Bernice Just

Bernice Just

Bernice Just (j. 1953; d. 2001) is referenced in Mark Morrison-Reed’s “Darkening the Doorways: Black Trailblazers and Mixed Opportunities.” She was hired as the director of religious education in 1957 and served in that position under A. Powell Davies and Rev. James Reeb until her resignation in 1966, making her the first person of color on the church’s professional staff.

John Manwell, then chairman of the Board of Trustees, regretfully accepted her resignation and paid Just the ultimate compliment in a letter dated August 8, 1966: “Mrs. Just has been associated with the School of Religion for more than a decade and during the past nine years has been responsible for many hundreds of Unitarian children. She has discharged those responsibilities with skill and devotion. Her personal graciousness and patient willingness to give her best, despite conditions which were sometimes extremely difficult, have endeared her to us. Her genuinely warm acceptance of children coupled with her remarkable insight in discovering and inspiring a series of unusually qualified staffs of teachers, have made an immeasurable contribution to the life of All Souls Church.”

After leaving All Souls, Just accepted a position as project director for the Reading is Fundamental Fund Committee, a new experimental volunteer project she established with Margaret McNamara, wife of Robert S. McNamara, then president of the World Bank, for the purpose of providing books to elementary schoolchildren in DC.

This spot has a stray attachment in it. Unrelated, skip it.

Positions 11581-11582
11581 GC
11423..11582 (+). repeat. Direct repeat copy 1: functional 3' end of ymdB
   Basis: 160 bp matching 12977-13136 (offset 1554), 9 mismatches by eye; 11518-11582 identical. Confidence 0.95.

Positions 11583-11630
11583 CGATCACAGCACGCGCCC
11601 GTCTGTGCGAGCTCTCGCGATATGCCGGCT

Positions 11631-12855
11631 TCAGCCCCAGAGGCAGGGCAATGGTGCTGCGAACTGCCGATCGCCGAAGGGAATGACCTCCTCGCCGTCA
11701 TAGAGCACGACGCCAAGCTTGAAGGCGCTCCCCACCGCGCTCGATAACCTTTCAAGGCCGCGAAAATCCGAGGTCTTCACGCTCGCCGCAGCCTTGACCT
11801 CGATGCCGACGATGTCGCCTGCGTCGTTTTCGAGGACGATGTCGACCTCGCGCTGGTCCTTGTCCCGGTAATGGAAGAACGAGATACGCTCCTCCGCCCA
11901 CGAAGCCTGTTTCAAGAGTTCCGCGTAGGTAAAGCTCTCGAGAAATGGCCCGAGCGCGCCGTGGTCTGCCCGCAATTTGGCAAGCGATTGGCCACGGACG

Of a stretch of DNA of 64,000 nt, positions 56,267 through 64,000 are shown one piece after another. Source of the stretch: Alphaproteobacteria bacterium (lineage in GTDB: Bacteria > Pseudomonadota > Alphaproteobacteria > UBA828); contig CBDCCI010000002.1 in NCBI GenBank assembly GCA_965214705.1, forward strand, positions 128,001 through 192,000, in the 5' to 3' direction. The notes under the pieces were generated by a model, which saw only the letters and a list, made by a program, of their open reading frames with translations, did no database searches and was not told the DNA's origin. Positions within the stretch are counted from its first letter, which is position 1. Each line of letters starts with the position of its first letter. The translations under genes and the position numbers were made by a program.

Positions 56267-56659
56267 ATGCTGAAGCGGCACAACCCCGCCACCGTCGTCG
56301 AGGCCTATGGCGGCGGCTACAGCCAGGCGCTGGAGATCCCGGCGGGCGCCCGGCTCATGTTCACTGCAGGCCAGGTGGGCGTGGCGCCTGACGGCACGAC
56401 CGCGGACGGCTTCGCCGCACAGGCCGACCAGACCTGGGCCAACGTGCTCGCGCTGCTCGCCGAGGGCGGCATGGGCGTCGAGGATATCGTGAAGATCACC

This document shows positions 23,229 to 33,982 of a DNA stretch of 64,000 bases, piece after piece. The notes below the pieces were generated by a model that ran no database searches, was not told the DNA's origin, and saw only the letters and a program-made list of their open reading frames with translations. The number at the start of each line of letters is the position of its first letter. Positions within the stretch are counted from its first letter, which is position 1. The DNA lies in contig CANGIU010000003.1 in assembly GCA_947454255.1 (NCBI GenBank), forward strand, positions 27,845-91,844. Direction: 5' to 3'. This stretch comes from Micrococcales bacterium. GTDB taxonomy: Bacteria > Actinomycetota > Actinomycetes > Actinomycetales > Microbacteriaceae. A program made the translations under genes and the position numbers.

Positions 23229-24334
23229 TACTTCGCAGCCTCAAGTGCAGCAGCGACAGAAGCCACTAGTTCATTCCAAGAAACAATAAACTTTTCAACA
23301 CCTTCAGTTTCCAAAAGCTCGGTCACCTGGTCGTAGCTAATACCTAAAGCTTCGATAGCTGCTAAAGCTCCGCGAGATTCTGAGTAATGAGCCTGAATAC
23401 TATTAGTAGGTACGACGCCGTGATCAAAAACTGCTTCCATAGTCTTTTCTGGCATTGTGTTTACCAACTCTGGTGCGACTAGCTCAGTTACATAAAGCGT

A couple years later, Just organized the Washington Pretrial Justice Program under the auspices of the American Friends Service Committee and became its director. While there, she published “Under Arrest! What Happens Next?” and a groundbreaking report titled “Waiting in Jail,” which documented the inequities in the bail system and the high number of black and indigent pre-trial detainees who were unable to make bond. To this day, this report’s findings and Just’s Howard Law Review article, “Bail and Pre-trial Detention in the District of Columbia: An Empirical Analysis,” 17 HOW. L.J. 844, 850 (1973) are widely cited in articles and law review journals for the importance of bail reform and pre-trial release.

In 1979, she was appointed to the DC Law Revision Commission, and continued to be reappointed for the rest of her life. That same year, she was appointed to the Judicial Disabilities and Tenure Commission, and to a position on the DC Parole Board, from which she retired in 1988.

She served on many professional and civic organizations and boards, including the ACLU and the DC Public Defender Service, and was a frequent witness before Hill committees in support of the speedy trial bill and against the death penalty, and in support of a prisoners’ bill of rights.

Just received bachelor’s degrees in sociology and psychology from Howard in 1940, and then returned to Howard for a master’s degree in religious education in 1965, which ironically was awarded a year before leaving All Souls. Based on numerous articles referring to her as a lawyer, it is speculated that she also earned a law degree from Howard.

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